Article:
"Rather, it is because envy served an important, if surprising, evolutionary purpose, one that helps us to reconcile this most selfish of traits with the sociability that was so critical to the extraordinary success of our species. "
How Neolithic farming sowed the seeds of modern inequality 10,000 years ago.
The prehistoric shift towards cultivation began our preoccupation with hierarchy and growth – and even changed how we perceive the passage of time
Best 50 works of non-fiction 2017
Affluence Without Abundance tops list of 50 best non-fiction books for 2017. I'm sure it has nothing to do with the fact that that the next best 49 are in alphabetical order.
"Suzman’s talent for evoking the region’s vast and haunting landscapes, his elegiac account of a passing covenant with nature, and his warm and compassionate character sketches of individual Ju’/hoansi, make this a fascinating and at times profoundly moving work of literary non-fiction."
The Ju/’hoansi people of the Kalahari have always been fiercely egalitarian. They hate inequality or showing off, and shun formal leadership institutions. It’s what made them part of the most successful, sustainable civilisation in human history
Suzman and Scott have both written excellent books, which could serve on reading lists for geography, history and politics, as well as in their natural homes of archaeology and anthropology."
"Fortunately for us, the anthropologist James Suzman did exactly that: he spent more than two decades visiting, studying, and living among the Bushmen of the Kalahari, in southwest Africa. It’s a story he recounts in his new book, “Affluence Without Abundance: The Disappearing World of the Bushmen.”
This fascinating glimpse into a disappearing way of life leads Suzman to reflect on our world today: a world where wealth and possessions are valued above all other pursuits. Suzman’s account of the lives of Bushmen, past and present, offers plenty of fuel for thought.
New York Times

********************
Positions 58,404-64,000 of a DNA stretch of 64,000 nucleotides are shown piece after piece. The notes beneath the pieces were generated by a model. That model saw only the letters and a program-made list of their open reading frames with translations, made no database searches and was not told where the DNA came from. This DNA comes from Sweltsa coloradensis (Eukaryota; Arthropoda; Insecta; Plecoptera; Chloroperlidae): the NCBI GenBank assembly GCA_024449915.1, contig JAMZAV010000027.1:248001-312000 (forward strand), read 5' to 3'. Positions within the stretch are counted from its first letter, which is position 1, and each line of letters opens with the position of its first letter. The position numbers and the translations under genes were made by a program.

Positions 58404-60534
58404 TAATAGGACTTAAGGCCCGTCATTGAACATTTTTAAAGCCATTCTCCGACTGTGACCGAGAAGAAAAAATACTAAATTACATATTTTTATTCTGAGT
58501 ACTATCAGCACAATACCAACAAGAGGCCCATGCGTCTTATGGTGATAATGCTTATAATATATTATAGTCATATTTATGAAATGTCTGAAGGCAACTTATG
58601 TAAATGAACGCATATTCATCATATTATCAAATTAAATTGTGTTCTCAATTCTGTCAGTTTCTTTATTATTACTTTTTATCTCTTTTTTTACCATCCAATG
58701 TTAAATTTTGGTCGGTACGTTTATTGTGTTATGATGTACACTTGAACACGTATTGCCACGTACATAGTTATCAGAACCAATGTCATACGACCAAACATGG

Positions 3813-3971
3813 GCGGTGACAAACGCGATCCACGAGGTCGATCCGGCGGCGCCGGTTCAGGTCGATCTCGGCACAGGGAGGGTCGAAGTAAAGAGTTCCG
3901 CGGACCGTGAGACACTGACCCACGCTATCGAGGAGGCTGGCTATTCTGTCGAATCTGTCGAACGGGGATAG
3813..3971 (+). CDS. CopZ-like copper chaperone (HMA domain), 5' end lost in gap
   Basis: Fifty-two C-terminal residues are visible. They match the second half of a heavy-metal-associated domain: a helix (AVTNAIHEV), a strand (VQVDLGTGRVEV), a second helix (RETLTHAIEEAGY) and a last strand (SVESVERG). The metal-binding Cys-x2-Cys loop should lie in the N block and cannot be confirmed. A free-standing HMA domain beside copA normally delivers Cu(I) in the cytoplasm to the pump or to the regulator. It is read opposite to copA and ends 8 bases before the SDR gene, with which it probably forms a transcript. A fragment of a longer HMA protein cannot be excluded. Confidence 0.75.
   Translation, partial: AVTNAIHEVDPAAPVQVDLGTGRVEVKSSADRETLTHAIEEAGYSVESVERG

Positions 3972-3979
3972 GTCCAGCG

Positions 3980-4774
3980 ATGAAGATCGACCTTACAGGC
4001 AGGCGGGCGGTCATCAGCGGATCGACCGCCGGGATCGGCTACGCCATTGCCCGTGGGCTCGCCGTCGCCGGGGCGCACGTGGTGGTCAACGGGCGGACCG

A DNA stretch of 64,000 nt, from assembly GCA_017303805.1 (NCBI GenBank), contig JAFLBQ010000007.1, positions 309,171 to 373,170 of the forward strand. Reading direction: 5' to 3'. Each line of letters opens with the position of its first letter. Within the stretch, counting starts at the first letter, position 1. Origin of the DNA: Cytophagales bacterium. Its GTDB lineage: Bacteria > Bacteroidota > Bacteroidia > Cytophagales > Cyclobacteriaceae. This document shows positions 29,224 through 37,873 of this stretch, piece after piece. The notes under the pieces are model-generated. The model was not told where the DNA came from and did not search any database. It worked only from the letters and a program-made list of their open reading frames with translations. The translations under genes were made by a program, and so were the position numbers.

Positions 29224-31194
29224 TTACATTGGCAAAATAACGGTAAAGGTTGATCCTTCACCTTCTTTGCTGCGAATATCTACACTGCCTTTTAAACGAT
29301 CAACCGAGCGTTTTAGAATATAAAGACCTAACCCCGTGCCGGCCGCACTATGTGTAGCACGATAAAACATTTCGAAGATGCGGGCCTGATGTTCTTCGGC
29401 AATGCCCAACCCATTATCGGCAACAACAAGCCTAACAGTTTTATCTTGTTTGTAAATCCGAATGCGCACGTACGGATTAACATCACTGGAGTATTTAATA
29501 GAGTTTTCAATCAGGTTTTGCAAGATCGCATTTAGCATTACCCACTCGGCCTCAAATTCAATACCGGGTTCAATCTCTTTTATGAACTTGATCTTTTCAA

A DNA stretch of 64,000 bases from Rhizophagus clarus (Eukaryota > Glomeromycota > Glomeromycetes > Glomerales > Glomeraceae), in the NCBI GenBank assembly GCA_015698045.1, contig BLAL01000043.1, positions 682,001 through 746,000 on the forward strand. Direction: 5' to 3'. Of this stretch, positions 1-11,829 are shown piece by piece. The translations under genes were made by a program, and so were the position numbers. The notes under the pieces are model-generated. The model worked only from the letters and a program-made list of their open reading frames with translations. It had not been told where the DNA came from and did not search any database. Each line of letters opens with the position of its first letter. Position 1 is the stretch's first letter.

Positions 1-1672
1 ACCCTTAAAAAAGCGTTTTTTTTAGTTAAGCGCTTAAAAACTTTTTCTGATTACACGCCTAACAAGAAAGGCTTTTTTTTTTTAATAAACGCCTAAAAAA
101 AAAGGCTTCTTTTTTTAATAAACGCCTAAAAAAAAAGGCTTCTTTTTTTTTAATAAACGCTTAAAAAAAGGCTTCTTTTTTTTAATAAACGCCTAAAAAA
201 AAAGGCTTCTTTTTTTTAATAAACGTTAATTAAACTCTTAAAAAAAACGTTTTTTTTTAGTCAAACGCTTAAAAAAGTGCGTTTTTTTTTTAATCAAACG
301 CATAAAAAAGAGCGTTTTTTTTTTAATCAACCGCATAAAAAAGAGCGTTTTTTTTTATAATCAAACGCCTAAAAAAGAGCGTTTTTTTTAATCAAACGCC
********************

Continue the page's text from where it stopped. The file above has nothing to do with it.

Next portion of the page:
The Bushmen Who Had the Whole Work-Life Thing Figured Out- Every year automation and computerization squeeze out new segments of the labor force. In response, trade unions and workers anxiously wring their hands while savvy politicians demonize the “sinister” forces of globalization and make promises about job retention that they almost certainly won’t be able to keep.
Tsumkwe is the closest thing to a town in Namibia’s Nyae Nyae district, the epitome of remoteness in a country where almost everywhere is remote. Tsumkwe is also the capital of roughly 3,500 Ju/'hoansi, perhaps the best known of the few groups of people who continued to live as hunter-gatherers well into the 20th century.
New York Times
The mantra of the 21st century might be that the world is interconnected everywhere, but the anthropologist James Suzman knows better. For more than two decades, Suzman has researched and gotten to know various groups of Bushmen throughout southern Africa.
But “Affluence Without Abundance” is not simply a description of Bushman life. Mr Suzman deftly weaves his experiences and observations with lessons on human evolution, the history of human migration and the fate of African communities since the arrival of Europeans. The overarching aim of the book is more ambitious still: to challenge the reader’s ideas about both hunter-gatherer life and human nature.